The Man Who Invented the Modern Shopping Mall 50 Years Ago
Malcolm Gladwell, commenting on a new biography, Mall Maker by M. Jeffrey Hartwick, which tells the story of the man who invented the modern shopping mall; in the New Yorker (March 15, 2004):
[Victor] Gruen's most famous creation was his next project, in the town of Edina , just outside Minneapolis . He began work on it almost exactly fifty years ago. It was called Southdale. It cost twenty million dollars, and had seventy-two stores and two anchor department-store tenants, Donaldson's and Dayton 's. Until then, most shopping centers had been what architects like to call "extroverted," meaning that store windows and entrances faced both the parking area and the interior pedestrian walkways. Southdale was introverted: the exterior walls were blank, and all the activity was focussed on the inside. Suburban shopping centers had always been in the open, with stores connected by outdoor passageways. Gruen had the idea of putting the whole complex under one roof, with air-conditioning for the summer and heat for the winter. Almost every other major shopping center had been built on a single level, which made for punishingly long walks. Gruen put stores on two levels, connected by escalators and fed by two-tiered parking. In the middle he put a kind of town square, a "garden court" under a skylight, with a fishpond, enormous sculpted trees, a twenty-one-foot cage filled with bright-colored birds, balconies with hanging plants, and a cafe. The result, Hardwick writes, was a sensation:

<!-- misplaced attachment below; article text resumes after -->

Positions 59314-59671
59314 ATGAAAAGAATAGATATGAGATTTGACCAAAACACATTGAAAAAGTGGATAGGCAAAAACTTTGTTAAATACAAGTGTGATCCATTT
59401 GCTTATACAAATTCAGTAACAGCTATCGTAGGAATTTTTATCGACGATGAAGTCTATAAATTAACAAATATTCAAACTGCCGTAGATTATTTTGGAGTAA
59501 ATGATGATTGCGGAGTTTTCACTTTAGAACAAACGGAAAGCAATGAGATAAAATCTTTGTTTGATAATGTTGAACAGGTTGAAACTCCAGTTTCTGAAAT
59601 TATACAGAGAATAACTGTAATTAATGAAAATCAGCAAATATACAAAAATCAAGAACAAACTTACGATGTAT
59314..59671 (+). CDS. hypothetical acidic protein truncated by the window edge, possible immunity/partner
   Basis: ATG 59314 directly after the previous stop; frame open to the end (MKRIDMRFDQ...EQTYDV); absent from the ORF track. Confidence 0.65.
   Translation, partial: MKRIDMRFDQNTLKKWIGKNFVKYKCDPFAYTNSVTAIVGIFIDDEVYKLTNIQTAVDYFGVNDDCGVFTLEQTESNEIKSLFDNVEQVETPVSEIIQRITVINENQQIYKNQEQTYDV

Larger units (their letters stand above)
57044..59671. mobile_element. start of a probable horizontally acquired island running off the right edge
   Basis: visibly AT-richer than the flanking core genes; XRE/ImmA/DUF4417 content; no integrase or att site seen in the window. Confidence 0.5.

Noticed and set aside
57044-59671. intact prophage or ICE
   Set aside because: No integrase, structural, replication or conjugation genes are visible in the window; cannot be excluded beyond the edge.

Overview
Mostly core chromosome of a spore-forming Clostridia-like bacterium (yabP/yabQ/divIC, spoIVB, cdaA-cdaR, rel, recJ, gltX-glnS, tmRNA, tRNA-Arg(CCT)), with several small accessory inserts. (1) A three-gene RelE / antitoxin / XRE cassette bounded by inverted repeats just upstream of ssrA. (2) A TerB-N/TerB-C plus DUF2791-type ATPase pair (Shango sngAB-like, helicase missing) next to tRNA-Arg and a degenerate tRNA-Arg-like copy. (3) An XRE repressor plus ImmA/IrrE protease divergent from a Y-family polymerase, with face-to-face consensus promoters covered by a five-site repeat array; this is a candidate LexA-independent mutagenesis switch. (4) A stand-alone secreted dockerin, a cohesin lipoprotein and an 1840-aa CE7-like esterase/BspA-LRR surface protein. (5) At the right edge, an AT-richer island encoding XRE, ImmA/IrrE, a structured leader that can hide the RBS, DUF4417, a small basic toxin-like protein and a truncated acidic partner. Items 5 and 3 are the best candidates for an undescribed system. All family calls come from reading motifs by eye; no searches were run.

Journalists from all of the country's top magazines came for the Minneapolis shopping center's opening. Life, Fortune, Time, Women ' s Wear Daily, the New York Times, Business Week and Newsweek all covered the event. The national and local press wore out superlatives attempting to capture the feeling of Southdale. "The Splashiest Center in the U. S. ," Life sang. The glossy weekly praised the incongruous combination of a "goldfish pond, birds, art and 10 acres of stores all . . . under one Minnesota roof." A "pleasure-dome-with-parking," Time cheered. One journalist announced that overnight Southdale had become an integral "part of the American Way ." ....